"Flowers for Algernon" tells the story of a simple man with a low IQ named Charlie Gordon who receives the opportunity to undergo an operation to increase his intelligence. When he is offered the chance to participate in the procedure, his attitude towards the two supervising doctors, Dr. Strauss and Dr. Nemur, is an overwhelming eagerness to please. He wants to get smarter so that his friends and acquaintances will like him more.
As Charlie's intellectual acuity increases after the operation, his feelings change toward the doctors. He begins to resent their condescending attitude towards him. Although his intelligence has increased remarkably, they continue to see him as a laboratory subject rather than a unique human being. When the doctors take him to the International Psychological Association convention, Charlie's resentment erupts into anger. By this time, his intelligence has surpassed that of Dr. Strauss and Dr. Nemur, and he realizes that their findings concerning the permanence of the surgery results are incomplete.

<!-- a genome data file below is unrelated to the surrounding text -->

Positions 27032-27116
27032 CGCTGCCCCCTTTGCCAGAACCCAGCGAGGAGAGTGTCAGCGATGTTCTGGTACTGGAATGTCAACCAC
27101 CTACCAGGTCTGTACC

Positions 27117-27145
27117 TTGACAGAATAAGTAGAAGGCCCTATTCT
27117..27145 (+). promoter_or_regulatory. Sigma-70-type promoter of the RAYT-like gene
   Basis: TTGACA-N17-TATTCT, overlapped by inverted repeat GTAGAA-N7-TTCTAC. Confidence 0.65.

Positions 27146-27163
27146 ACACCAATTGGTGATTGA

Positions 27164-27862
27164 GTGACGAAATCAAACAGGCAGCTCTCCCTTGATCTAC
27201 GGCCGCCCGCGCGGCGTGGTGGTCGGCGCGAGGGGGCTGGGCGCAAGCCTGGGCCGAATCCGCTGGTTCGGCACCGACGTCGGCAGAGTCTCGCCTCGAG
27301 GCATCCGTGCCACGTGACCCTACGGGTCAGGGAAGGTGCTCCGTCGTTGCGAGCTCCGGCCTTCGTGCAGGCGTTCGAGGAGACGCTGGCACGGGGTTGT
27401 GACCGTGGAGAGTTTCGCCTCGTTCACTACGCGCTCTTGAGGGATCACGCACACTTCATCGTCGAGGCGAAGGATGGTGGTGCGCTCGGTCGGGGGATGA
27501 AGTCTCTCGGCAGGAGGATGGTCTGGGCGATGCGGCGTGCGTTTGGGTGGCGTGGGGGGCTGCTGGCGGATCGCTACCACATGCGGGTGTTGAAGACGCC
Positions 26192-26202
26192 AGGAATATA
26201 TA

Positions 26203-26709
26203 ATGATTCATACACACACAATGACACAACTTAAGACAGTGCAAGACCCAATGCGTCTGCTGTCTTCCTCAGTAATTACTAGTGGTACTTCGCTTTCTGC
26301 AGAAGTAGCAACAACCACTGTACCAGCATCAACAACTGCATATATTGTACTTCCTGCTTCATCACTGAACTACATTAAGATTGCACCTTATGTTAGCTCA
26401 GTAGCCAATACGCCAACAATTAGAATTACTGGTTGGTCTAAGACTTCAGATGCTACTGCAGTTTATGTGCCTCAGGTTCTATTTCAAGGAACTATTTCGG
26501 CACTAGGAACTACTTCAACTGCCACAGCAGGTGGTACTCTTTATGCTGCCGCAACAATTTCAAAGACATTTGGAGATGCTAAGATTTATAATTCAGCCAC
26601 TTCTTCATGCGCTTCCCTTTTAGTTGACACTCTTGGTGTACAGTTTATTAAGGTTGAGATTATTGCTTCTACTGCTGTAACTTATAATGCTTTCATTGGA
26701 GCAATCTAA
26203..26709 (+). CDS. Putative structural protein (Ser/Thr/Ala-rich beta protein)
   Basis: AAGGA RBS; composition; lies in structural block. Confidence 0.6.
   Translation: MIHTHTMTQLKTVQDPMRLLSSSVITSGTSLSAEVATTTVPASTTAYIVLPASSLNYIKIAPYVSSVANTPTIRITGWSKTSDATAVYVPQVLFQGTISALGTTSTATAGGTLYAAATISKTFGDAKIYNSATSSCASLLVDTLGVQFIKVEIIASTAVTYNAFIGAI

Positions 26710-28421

Charlie's feelings about the doctors evolve into contempt and condemnation. Ultimately, though, as Charlie conducts his own research, he realizes that they are just imperfect men who are unaware of the answers to the questions they are asking. He eventually has an opportunity to explain to them that intellect without human affection is worthless.